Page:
Wiggle Waggling their way to food...


This is the first part of a two part look at the ability of bees to communicate information. The second part will show how bees play their part in ensuring the efficiency of the Internet Cloud.


Forager bees, representing about 12% to 15% of a colony, need to efficiently find sources of nectar (carbohydrate) or pollen (protein) and water, needed to nourish their whole colony that could be 40,000 strong.

It is important understand that a swarm of bees function collectively as a single organism consisting of four basic components:

• Queen - equipped to produce sufficient numbers of workers needed for changes the colony has to 'weather' through seasons of lean and plenty, hot and cold.
• Female workers - 'graduate' through all the work stages, needed in the hive, to support their colony.
• Male Drones - inseminate queen bees that are not from their own colony thus ensuring DNA diversity.
• Wax comb - forms the skeleton upon which the colony builds its reproductive womb and food storage areas.

The queen, with a life span of 3 to 4 years, remains in the hive during this time and is capable of laying as many as 2000 eggs a day. Female workers are regarded as cells of the single organism with a typical life span of 6 to 8 weeks depending upon work load stresses. Drones, contribute no food to the colony consuming instead hard won food brought back by the female foragers and are thus expendable, if conditions warrant this, such as during a dearth (no forage available) or cold period.

A colony is able to cover a large area during the course of its foraging bees sourcing food. They are easily able fly in a 2km to 3km radius from their hive, if needed, but prefer not to do so as long flights consume more of their precious resources and places greater strain and stress on them.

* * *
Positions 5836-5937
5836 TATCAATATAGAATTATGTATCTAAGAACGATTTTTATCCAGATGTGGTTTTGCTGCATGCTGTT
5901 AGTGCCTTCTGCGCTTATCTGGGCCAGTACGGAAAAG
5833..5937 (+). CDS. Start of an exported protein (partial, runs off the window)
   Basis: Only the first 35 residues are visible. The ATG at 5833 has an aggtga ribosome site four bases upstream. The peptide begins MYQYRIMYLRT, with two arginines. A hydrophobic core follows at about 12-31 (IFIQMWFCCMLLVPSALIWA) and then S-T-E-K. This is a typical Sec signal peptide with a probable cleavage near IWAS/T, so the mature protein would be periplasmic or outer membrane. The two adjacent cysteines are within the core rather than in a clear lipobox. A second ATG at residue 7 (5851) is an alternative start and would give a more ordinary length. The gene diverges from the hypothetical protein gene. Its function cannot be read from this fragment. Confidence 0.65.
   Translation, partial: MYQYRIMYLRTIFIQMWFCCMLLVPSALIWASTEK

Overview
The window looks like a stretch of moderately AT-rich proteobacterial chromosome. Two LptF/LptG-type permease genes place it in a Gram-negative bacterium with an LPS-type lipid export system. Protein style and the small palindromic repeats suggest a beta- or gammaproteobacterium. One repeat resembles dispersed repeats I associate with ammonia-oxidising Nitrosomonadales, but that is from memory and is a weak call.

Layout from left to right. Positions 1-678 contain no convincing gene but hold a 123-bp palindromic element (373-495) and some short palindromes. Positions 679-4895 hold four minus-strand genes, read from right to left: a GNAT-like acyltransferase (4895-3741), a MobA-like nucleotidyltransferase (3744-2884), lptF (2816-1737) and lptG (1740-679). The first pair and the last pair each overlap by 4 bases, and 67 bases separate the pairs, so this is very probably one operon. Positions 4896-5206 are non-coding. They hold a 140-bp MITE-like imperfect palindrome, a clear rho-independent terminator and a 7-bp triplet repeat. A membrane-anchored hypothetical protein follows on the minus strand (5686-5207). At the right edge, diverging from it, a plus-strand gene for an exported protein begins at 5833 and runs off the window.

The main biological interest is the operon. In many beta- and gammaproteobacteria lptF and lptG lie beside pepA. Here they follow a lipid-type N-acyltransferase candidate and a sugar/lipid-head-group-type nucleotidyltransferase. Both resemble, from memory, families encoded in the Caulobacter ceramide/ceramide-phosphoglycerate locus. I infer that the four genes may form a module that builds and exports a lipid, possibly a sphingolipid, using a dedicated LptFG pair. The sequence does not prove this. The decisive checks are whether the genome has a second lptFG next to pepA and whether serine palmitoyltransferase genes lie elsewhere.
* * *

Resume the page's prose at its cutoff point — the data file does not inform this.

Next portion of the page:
Each colony has  scout bees constantly searching for new food sources. These move about randomly within the foraging area around the hive, to determine whether a new source is superior or inferior to those currently being exploited. If the source is superior they return to the hive to communicate this to the foragers by performing, in an area of the hive, a routine known as the ' Wiggle Waggle dance.' The dance pattern consists of a straight line, at an angle and a number of circles or a figure eight.

If the source is nearer than about 10 meters the pattern is a circle repeated to indicate distance – less repeats equals greater distance. The dance for distances beyond 10m to 100m are a combination of the circular pattern and one that resembles two semi-circles, side by side. The number of completed routines again indicating distance – 9 to 10 repeats for +/-100m while 4 indicates +/-1500m.

The last dance component to understand is the straight line and angle that it is given during the Wiggle Waggle routine.
The forager bees know precisely where the sun is, at any given time during the day, even if obscured by clouds. Using this knowledge provides a fixed reference point - fixed for all intents and purposes for the short duration of the flight. Forager bees emerging from the almost dark hive will head off at the angle - a - communicated, which is an angle to the sun, and fly directly to the food source after ensuring that they have sufficient fuel 'on board' to safely make the journey.

Thus the distance indicated by the Wiggle Waggle dance is as vital as is the angle that needs to be navigated if efficient exploitation of the new source is to be ensured and brought back to the waiting cells in the combs of the hive.

Lastly, the quality of the food source is communicated by the degree of excitement that the dancing scout bee exhibits with more excitement indicating superior quality.

In the instance of indecision as to the quality of the new source versus current supply, onlooking bees may request a sample from the scout performing the Wiggle Waggle dance, emitting a short squeak by thrumming the comb which causes the dancing bee to stop and dole out a sample. Doling out samples is vitally important for recruiting the foragers, who need to be convinced to change their current flight arrangement. to the superior source
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